New Data Shows Another 8,400 New Private Sector Jobs Created Statewide Last Month
WASHINGTON – Democratic presidential candidate Sen. John Kerry (D-Mass.) campaigned in Charlotte , North Carolina today and once again painted a gloomy economic picture seeking to instill fear in voters. At the same, a new report from the Department of Labor reported North Carolina employers continued to hire in July, adding an impressive 8,400 jobs. Even more striking is the fact that the statewide unemployment rate precipitously dropped from 5.5 percent in June to 5.0 percent in July.
Many analysts claim that the increases in employment are a result of the pro-growth tax policies promoted by the Bush Administration. In fact, since the Jobs and Growth Tax Relief Reconciliation Act was enacted last June, 55,000 private sector jobs have been created in North Carolina . The state unemployment rate has declined from a peak rate of 7.0 in April 2002 to 5.0 percent . Along with the steady increase in employment, after tax incomes are also rising, leaving consumers with the confidence to move forward.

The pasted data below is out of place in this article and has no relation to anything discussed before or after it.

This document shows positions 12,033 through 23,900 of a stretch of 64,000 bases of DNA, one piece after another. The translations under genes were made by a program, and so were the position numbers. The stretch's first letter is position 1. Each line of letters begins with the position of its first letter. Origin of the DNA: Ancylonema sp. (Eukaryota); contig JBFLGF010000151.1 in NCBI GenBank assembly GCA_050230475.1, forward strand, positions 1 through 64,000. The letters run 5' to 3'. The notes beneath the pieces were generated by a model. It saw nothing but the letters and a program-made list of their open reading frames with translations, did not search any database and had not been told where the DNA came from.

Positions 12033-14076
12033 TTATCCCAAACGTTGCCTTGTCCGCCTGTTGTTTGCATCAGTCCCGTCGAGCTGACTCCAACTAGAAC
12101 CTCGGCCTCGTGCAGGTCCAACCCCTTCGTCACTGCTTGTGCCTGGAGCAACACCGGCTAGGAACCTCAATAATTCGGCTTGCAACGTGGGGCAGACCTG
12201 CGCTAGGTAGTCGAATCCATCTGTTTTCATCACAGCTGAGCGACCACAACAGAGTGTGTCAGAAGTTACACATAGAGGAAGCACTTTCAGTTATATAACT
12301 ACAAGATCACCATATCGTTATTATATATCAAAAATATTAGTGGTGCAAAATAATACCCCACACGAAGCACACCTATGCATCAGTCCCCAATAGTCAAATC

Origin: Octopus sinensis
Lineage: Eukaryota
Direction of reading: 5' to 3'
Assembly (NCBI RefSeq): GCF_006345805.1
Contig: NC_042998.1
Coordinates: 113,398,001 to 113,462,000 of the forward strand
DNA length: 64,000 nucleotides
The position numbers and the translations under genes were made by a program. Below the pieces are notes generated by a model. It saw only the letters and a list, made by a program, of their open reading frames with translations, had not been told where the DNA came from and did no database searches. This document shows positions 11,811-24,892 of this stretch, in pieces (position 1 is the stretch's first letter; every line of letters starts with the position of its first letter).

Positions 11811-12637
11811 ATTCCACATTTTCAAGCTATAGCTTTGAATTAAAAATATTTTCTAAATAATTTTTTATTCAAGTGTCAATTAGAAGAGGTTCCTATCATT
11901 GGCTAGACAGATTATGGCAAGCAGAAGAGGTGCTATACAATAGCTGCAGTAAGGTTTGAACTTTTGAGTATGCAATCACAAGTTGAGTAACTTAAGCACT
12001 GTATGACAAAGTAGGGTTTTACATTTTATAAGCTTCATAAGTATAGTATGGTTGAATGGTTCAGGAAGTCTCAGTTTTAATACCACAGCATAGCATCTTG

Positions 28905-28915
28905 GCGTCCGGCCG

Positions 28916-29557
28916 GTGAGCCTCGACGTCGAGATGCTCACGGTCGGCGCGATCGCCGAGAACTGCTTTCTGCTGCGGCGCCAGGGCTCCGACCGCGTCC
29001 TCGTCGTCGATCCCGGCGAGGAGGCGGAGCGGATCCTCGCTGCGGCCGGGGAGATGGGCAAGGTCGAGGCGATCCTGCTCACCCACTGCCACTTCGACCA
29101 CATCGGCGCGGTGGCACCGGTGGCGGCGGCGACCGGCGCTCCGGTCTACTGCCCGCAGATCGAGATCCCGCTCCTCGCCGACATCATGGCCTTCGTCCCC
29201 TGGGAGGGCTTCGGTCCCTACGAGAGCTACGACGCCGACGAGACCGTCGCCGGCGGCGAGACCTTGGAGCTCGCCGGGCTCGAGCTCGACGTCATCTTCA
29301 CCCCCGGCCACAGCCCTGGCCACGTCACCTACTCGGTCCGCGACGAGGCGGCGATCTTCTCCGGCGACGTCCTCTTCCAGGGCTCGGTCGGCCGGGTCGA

"Pessimism has never created one job in America," said Grover Norquist , president of Americans for Tax Reform. "John Kerry went to North Carolina armed with scare tactics and negative rhetoric, while the facts clearly show that the economy is strong and growing stronger."
Kerry remains hyper-critical of Presidents Bush\’s tax cuts, charging that they have shifted the tax burden onto middle-class families and resulted in the elimination of jobs. Last week, a report from the Congressional Budget office contradicted his claims, showing that the all taxpayers pay less under the tax cuts and that the richest Americans have assumed a greater share of the overall tax bill.
"John Kerry in unfairly attacking the tax cuts that have pulled our economic through the shocks of terrorist attacks, recession and war," continued Norquist. "While our economy continues to grow and real people\’s lives get better, Kerry wants to scare Americans with lies and negativity. This brand of pessimism is not the kind leadership we need from a presidential candidate."